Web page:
January 17, 2013
JPMorgan Chase’s internal report on the “London Whale” trading losses was long on detail (132 pages worth) and short on surprises.
Although no one escapes a share of the blame for the more than $6 billion loss – and CEO Jamie Dimon had his pay cut from $23.1 million in 2011 to $11.5 million in 2012 – nothing in the analysis appears to recognize the inherent difficulty associated with the kind of trading involved. Rather, the report’s bottom line centers on the importance of having enough well-trained risk professionals on hand, and ensuring that they are listened to by everyone from the rank-and-file traders right up to CEO Jamie Dimon himself. That’s an unsurprising point of view, particularly from an institution headed by someone who famously described the 2008 financial crisis as one of those things that rolls around every five to seven years.
But the assumption that risk can be managed with the right people, the right models and the right systems, doing the right things at each step along the way, is in itself a fallacy. The risk that this report creates is that the bank will take comfort in a conviction that its new models, people, systems, policies and procedures now cover every contingency. Based on that conviction, it could take on more risk in quest of profits.
The JPMorgan Chase (NYSE: JPM) bankers may understand the vast majority of those risks, but the odds are that one day, something that couldn’t have been anticipated – the infamous black swan – will come along and wreak havoc once more. After all, had one asked Dimon what he thought of the bank’s risk procedures prior to the Whale trades, he would likely have said that gaps and weaknesses revealed during the financial crisis had been tightened up.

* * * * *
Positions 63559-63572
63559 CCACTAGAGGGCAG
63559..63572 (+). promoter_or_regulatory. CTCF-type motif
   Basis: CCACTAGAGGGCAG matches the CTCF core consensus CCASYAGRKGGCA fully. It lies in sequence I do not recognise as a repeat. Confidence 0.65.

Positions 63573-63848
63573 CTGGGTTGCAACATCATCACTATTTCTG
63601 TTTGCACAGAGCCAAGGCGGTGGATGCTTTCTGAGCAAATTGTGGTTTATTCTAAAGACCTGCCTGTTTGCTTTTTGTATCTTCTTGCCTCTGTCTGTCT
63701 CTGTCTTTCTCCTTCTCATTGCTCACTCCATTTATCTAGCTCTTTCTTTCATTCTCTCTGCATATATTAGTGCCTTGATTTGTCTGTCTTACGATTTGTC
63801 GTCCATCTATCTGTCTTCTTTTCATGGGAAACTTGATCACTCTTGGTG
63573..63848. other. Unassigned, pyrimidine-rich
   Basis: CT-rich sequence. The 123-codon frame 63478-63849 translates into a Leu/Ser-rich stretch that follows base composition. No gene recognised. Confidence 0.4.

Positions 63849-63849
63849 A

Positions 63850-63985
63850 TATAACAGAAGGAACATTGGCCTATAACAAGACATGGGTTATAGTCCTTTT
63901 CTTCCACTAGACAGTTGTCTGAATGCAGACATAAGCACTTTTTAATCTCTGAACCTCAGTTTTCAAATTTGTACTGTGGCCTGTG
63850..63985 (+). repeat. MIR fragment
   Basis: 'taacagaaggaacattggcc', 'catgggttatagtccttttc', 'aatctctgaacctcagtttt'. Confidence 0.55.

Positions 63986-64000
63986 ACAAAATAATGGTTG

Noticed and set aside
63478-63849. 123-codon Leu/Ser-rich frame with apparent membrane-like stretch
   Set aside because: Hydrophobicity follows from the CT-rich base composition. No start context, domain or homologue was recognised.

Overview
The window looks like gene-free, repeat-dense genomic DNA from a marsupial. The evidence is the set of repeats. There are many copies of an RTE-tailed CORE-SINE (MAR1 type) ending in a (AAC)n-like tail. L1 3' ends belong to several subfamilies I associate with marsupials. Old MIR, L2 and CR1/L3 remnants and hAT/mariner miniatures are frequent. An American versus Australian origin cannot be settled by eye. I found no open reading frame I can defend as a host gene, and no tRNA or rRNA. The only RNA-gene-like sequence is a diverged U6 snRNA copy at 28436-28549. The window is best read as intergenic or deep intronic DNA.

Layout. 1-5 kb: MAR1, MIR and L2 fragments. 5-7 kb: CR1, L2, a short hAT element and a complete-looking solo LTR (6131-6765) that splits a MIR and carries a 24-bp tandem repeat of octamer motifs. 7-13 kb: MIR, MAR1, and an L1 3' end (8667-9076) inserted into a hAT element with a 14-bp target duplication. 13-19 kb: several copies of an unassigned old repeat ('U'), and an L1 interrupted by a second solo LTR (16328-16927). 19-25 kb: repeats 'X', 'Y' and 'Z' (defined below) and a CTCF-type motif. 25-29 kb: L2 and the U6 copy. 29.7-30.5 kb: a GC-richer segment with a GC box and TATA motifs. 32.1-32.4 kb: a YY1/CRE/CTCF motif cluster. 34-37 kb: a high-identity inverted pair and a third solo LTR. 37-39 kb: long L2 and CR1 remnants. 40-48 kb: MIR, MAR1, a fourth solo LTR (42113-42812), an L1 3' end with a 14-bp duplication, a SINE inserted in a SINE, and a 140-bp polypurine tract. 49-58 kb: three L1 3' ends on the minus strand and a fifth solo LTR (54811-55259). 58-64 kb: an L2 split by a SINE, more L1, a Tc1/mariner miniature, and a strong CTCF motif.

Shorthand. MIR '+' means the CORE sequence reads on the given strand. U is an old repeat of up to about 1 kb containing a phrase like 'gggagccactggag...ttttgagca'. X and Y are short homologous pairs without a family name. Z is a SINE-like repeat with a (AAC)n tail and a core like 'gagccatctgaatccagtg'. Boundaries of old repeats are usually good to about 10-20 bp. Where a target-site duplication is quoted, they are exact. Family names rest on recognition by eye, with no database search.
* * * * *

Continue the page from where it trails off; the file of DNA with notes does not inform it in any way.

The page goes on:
While the JPMorgan Chase report said what investors and regulators needed to hear – it provided a detailed analysis of what went on and outlined strategies to address it – the document would have been more convincing had its authors simply acknowledged that ultimately, not every risk can be anticipated and removed. Perhaps they know better – after all, they’re in the business of risk transfer – or perhaps it isn’t politically acceptable to say that, just as one day we’ll die, one day every organization will find that, despite careful planning, something goes awry.
The one respect in which the London Whale report is accurate is in its evaluation of the minimal role of compensation policies in the fiasco at the Chief Investment Office. “There does not appear to be any fundamental flaw in the way compensation was and is structured for CIO personnel,” the report concludes. “What the incident does highlight is the particular importance of clear communication to front office personnel engaged in activities not expected to generate profits (such as the winding down of a trading portfolio) that they will nonetheless be compensated fairly for the achievement of the Firm’s objectives, including effective risk management.”
The members of Ina Drew’s Synthetic Credit Portfolio team in London might have been thinking that they would score a big bonus if they got the trade right. But the worst of the problem was the way they reacted when things started to go wrong; traders didn’t act promptly enough to close out their positions. Instead, the report points out, they “did not show the full extent” of the losses.
It’s called career risk, and in this case, it’s related to compensation. Managers needed to do a better job of telling the team that they would still be “properly compensated” for safeguarding the bank’s wellbeing and minimizing losses, even if they negatively affected the company’s overall profits. The traders need to understand that, in many circumstances, managing risk and minimizing losses can be of as much value to the firm as capturing profits.